The concept of ‘material breach’ was used as a political tool to justify military action in Iraq in 2003 by the U.S. and U.K., as opposed to a legal justification.
The disjuncture between kinetic elements of American COIN doctrine and the nation-building mission inherent to ‘new’ conflicts lies at the root of ongoing difficulties.
The synergistic interaction between the ‘Anbar Awakening’ of 2006 and the surge of 2007 paved the way for U.S. withdrawal at the expense of a long term, stable, Iraq.
War is neither humane nor inhumane; it is merely human, and to elevate the phenomenon to a humane altitude is a utopian project beyond mankind’s present reach.
The strategies employed by the Bush administration after 9/11 to manufacture public consent for action have since been recontextualised towards Iran by Barack Obama.
The Bush administration’s invasion of Iraq was a story of neo-conservative ideas (militarism, morality, and democracy) about the role of America in the world.
Four grave risks for regional stability lurk in the wake of a nuclear Iran: regional proliferation, an ‘imbalance of terror’, an emboldened Iran, and Israel’s response.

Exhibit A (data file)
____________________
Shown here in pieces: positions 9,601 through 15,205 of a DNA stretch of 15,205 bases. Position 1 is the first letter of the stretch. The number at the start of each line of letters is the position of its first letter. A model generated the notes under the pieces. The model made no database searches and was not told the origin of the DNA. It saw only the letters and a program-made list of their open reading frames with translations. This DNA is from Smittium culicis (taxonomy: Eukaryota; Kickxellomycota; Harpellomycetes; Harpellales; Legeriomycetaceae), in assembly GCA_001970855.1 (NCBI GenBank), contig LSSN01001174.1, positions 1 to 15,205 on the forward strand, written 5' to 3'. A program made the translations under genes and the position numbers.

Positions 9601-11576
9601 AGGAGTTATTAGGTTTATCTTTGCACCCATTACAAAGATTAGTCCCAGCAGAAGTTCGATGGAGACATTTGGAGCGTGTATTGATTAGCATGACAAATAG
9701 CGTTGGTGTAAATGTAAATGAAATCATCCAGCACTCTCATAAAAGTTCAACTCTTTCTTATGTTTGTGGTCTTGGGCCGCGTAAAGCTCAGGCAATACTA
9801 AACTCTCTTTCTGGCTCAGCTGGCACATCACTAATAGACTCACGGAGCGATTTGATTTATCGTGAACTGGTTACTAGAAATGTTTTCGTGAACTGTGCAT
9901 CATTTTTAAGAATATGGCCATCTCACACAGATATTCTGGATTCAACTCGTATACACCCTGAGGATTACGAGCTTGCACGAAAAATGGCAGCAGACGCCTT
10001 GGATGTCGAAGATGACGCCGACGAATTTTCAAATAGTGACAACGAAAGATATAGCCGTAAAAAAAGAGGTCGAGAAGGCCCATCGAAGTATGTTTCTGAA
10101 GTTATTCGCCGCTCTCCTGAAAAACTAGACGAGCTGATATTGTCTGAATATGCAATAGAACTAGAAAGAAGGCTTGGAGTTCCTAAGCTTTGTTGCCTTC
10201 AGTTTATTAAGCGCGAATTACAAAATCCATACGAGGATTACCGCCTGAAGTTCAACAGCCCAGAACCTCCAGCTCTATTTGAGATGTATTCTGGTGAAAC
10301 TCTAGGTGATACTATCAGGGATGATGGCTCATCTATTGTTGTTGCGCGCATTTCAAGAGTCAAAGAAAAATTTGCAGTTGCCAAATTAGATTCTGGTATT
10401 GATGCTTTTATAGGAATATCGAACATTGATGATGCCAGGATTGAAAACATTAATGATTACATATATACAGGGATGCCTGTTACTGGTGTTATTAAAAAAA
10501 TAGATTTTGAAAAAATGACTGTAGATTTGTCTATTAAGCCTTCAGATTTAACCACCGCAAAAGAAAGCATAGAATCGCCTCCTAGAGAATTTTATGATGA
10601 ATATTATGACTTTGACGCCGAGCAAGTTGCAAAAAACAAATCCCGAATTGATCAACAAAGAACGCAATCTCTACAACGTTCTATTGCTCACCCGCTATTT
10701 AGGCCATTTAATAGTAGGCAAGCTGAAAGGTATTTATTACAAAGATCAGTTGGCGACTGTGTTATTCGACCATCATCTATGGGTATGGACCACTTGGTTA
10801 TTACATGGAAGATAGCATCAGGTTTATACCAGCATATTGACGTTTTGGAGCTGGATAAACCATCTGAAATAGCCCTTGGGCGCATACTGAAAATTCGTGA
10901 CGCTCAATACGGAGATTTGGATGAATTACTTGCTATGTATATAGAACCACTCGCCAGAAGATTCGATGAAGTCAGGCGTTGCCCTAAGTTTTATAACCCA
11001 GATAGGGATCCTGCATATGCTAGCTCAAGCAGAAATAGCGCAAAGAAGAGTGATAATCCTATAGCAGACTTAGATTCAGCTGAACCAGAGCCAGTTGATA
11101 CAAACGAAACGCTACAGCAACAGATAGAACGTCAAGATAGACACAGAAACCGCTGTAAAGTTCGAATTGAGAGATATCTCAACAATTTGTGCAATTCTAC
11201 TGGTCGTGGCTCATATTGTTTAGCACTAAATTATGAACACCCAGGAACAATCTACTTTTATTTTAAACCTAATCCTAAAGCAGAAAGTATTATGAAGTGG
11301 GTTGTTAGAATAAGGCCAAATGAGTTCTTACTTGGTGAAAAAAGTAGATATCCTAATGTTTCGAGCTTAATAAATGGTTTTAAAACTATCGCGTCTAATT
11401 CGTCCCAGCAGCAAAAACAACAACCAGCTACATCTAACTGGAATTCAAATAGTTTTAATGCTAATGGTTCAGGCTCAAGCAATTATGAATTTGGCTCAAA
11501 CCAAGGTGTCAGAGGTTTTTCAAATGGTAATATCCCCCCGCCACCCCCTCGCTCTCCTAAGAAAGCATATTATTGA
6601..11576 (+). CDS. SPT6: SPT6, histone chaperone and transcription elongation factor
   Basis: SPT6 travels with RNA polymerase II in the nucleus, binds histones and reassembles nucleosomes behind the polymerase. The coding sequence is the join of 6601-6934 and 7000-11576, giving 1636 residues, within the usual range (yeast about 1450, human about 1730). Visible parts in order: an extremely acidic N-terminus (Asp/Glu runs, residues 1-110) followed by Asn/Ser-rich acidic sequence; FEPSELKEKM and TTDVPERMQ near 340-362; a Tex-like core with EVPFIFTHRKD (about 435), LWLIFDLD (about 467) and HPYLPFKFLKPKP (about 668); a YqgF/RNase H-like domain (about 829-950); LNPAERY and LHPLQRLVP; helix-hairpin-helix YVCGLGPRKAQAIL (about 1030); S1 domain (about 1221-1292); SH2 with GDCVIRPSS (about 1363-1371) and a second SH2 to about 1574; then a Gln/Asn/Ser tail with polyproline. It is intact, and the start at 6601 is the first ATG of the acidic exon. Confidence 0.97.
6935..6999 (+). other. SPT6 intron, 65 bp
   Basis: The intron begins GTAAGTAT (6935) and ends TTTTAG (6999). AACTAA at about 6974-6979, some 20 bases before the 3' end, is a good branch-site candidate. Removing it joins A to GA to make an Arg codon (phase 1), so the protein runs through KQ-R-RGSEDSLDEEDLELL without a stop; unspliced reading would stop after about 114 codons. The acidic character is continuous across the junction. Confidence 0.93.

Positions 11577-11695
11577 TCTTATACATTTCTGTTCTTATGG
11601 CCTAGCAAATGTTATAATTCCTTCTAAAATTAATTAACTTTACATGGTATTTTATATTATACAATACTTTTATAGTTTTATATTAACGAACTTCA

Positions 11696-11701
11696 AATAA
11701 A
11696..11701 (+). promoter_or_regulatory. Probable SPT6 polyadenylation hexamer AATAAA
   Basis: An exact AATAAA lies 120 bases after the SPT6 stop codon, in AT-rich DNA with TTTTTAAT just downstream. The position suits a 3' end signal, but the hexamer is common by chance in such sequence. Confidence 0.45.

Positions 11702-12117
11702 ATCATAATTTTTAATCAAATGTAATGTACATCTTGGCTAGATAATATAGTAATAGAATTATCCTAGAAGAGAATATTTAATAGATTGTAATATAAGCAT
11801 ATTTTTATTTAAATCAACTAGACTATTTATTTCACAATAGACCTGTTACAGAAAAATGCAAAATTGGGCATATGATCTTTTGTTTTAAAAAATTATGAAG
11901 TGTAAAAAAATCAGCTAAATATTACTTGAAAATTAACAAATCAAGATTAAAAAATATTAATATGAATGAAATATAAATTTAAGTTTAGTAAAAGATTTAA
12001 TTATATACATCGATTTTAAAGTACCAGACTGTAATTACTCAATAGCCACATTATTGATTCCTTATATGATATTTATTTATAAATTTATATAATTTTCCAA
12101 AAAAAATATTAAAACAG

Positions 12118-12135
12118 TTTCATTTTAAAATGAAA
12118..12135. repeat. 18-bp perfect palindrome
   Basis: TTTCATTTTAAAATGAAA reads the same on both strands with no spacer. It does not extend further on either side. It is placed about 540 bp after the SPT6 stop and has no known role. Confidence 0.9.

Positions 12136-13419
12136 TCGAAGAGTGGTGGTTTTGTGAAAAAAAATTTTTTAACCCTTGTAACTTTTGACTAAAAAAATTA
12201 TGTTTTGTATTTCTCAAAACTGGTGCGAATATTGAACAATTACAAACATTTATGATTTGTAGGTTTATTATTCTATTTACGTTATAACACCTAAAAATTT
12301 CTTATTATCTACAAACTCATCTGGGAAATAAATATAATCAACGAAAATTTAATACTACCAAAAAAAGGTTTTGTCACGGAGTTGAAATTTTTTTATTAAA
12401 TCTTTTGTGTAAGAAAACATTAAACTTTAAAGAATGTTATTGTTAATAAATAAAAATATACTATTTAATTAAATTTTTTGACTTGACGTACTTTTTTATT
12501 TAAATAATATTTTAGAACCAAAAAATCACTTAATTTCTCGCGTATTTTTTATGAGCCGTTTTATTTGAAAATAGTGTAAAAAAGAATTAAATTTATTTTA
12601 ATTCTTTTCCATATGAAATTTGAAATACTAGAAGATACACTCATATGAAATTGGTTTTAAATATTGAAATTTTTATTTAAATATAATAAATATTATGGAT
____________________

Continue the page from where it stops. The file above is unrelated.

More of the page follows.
The legal success of the Genocide Convention continues to re-establish the norm politically, albeit under misinterpretation and without effect of prevention.
Newcomer Georgia became an arena of confrontation between the USA, the EU and Russia due to its geostrategic location, political developments and strategic orientation.
The different outcomes of the two wars was due to a combination of preparedness, initiative, superpower involvement, military capabilities, and intelligence failures.
Certain factors accelerated the fall of the Soviet Union and caused it to rot from the inside, even though the Soviet leaders’ biggest fear was from the outside.
In order for the Indian Army to be held accountable for its actions in Kashmir, the people of India must be aware of and sensitised to the human rights abuses committed.